A Better Day
Week 69 – July 9, 2021 – Lessons Learned from Golf
I’ve learned a lot about leadership, teamwork, and communication from curling. I spent many years on the ice, playing the game recreationally and competitively as an adolescent and young adult. I stopped playing for many years, because of my work and my kid. I played once in a while, but never returned back fully committed. I cannot wait to get back into curling when I move to Prince George on a permanent basis. It’s a great place to meet people, but also engage in a sport that involves strategy, technique, and finesse. I’ve always thought I must have been a farmer from the prairies in a past life. I love to curl, but also enjoy a round of golf. There is something I like about these sports (i.e. no contact and there is nothing flying at my face). All good things.
Lately, I’ve returned back to golf. I am pulling out my clubs from the attic, realizing some clubs are missing and I have no idea where they are. It’s been about 20 years since I’ve golfed, with exception to one school district scramble event about 10 years ago. I wasn’t too serious about golf as I am about curling, but I enjoy the sport for similar reasons. I love the technical aspect of the sport. I love the social nature of the sport. And, I love the easy pace of the sport. Those are three easy check marks for me, but my family claims I’m a bit competitive too. I don’t see that, per se, but I always want to know the score by the end of the day. Isn’t that the point of the whole game?
My dad, twin brother, and older sister will often play pitch and putt in Burnaby, near my dad’s place. I would often watch my phone blow up at least once a week while they would text each other to finalize plans to meet and set up a tee time. I am on the Sunshine Coast and catching the ferry and COVID-19 restrictions gave me little motivation to catch the first ferry to play. However, in the last couple of weeks, restrictions are easing and I’ve been out to the Lower Mainland to visit my family for Father’s Day, my mom’s birthday, and to fix my car. We went golfing on Father’s Day. We only played 12-holes because we had a lunch reservation at the other golf course. I borrowed a few clubs from my dad. Gotta love muscle memory… I placed second.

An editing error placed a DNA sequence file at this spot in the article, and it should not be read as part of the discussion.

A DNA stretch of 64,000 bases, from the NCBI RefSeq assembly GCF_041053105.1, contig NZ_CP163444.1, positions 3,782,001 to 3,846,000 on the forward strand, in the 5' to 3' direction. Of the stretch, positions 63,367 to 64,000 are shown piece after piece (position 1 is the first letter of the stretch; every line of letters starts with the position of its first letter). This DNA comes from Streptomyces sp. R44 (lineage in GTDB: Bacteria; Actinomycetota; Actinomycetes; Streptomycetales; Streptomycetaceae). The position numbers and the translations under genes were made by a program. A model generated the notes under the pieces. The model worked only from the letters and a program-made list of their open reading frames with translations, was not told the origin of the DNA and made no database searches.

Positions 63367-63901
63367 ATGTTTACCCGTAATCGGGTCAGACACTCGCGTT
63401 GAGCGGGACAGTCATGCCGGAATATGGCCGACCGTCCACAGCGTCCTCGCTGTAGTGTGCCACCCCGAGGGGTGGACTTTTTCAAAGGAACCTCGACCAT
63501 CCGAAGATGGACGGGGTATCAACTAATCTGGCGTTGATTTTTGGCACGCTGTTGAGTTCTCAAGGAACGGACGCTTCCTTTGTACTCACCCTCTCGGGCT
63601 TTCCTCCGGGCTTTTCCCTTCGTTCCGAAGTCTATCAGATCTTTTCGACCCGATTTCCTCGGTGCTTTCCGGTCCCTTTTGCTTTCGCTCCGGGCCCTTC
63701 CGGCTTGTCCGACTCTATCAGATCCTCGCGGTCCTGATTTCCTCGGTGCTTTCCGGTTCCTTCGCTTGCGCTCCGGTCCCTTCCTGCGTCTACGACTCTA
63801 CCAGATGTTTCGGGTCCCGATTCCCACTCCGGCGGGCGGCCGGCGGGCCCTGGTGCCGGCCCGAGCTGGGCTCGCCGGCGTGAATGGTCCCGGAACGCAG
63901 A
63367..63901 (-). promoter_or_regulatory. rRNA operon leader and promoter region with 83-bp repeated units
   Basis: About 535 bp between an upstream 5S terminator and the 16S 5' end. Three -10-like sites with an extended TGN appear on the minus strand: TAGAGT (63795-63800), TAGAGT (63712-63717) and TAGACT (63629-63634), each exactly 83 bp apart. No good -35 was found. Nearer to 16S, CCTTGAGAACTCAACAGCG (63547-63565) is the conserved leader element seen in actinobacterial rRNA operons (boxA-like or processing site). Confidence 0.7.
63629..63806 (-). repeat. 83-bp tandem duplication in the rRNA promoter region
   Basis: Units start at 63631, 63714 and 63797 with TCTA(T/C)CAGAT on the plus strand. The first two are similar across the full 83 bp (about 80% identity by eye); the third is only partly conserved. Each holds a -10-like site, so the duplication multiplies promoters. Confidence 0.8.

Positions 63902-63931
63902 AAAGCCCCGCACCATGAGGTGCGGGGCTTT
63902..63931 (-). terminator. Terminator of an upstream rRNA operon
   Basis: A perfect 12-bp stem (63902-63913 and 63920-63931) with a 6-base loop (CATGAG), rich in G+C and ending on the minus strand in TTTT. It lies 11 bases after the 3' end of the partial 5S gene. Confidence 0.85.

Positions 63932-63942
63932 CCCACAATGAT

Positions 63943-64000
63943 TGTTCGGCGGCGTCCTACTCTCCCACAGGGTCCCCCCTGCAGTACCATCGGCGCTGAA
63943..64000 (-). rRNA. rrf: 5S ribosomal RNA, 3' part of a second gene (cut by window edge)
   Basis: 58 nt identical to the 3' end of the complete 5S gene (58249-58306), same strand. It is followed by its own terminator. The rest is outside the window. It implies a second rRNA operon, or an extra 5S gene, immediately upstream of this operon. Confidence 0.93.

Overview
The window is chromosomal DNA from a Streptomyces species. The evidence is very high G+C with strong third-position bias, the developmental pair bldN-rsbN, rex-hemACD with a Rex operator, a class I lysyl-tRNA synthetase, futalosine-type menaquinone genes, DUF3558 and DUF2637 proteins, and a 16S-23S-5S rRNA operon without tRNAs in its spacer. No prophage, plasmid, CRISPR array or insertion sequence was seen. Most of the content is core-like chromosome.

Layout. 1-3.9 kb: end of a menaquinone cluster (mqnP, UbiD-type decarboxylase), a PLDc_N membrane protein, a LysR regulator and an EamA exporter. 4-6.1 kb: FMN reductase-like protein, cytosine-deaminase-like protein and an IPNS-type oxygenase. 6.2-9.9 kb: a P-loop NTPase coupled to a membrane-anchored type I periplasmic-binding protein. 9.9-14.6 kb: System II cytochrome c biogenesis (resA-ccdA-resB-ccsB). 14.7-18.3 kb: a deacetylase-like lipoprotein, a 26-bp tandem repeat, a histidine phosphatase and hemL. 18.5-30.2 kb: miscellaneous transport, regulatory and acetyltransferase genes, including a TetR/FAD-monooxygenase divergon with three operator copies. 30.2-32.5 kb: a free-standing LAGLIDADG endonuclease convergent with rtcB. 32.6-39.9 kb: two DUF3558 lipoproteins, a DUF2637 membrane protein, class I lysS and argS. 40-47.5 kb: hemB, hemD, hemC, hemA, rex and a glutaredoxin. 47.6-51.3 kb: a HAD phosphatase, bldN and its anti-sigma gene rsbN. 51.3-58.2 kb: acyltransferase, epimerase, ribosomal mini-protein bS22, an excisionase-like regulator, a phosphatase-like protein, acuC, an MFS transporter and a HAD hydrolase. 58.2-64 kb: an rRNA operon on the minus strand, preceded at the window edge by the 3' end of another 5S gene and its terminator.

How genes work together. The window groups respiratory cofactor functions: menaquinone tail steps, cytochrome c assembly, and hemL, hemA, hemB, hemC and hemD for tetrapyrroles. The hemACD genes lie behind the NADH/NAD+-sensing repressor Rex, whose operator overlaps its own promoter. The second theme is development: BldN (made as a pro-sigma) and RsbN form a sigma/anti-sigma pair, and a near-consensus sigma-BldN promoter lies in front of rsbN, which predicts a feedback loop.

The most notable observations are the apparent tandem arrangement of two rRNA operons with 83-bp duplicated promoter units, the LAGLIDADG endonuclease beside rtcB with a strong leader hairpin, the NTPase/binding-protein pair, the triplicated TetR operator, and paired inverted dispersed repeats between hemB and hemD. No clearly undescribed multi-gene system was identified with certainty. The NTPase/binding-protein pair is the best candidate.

What a head game… Golf is more like an opportunity to challenge and tame your ego. It’s so easy to listen to others and get inside your own head. What I had to figure out was how to compete with myself and everything else is feedback. The beauty of feedback is that you have a choice of either taking it or leaving it. If you take it, what are you going to do about it. If you leave it, you have to let it go. Golf provides clear feedback. When you figure out a way not to listen to your siblings and not to take things too seriously or personally, your ball and the score tells you how you are doing. There is no disputing it. It’s all in the data… aka. your score. Much like curling, you have to approach each stroke one at a time. You have to trust in the game and your overall score. Don’t focus on the win. Focus on the nuances of the now.
Admittedly, I was surprised to be in second place amongst the four of us for our 12-hole game. It’s been so long since I’ve been out and the first few holes (and possibly more), I was way too in my head, getting frustrated, and worried about what others thought of me or my performance. I spent a good chunk of that game trying to navigate around my ego to really focus on the task at hand and not to worry about the big picture because what I was doing at that moment, whether a putt or a pitch, it was all contributing to a bigger outcome. The return to the game became more about TRUST in the game, my abilities, and myself in order to succeed. I also had to focus on not throwing my club. That was important too. Another exercise in letting go. Ugh.
Well, I returned back to the course for a second time. The photo is an image of my ball hitting the green on my first shot. It was glorious. Take a photo, to then follow up my first stroke with 4 putts. Gah. Five strokes for this par 3. What the heck. A quick and friendly reminder of what golf was trying to teach me. One stroke at a time. Every stroke counts. Don’t take anything for granted. I took the feedback soon after the first hole and I was focused on my putting game. I needed a firm putt. I was always tentative, worried that I would miss the hole. In the end, I would always be short. I had a few double bogeys during this game, but I continued to focus on my putting game. It got better as the game progressed. A firm putt, with confidence in speed and aim. I was getting in the hole more often than not. I was pretty proud of myself.
My game is not perfect, but it is definitely improving. I started to just focus on each shot and accepted where my ball had landed after each stroke. That’s all I can do… and do my best with each shot. I did par a few holes. I don’t want to focus on the bogeys and double bogeys. I was also focused on not comparing and not shaming or blaming. I was embracing Brené Brown during this game and my skills at it were getting better with each hole. We completed the full 18-holes before going for lunch and I was pretty sure I had the highest score and placed fourth. Nope. I came second again to my brother. Two strokes behind. Can you only imagine if I didn’t 4-putt some holes? Gah. Nonetheless, I was very happy with my overall performance. #nexttime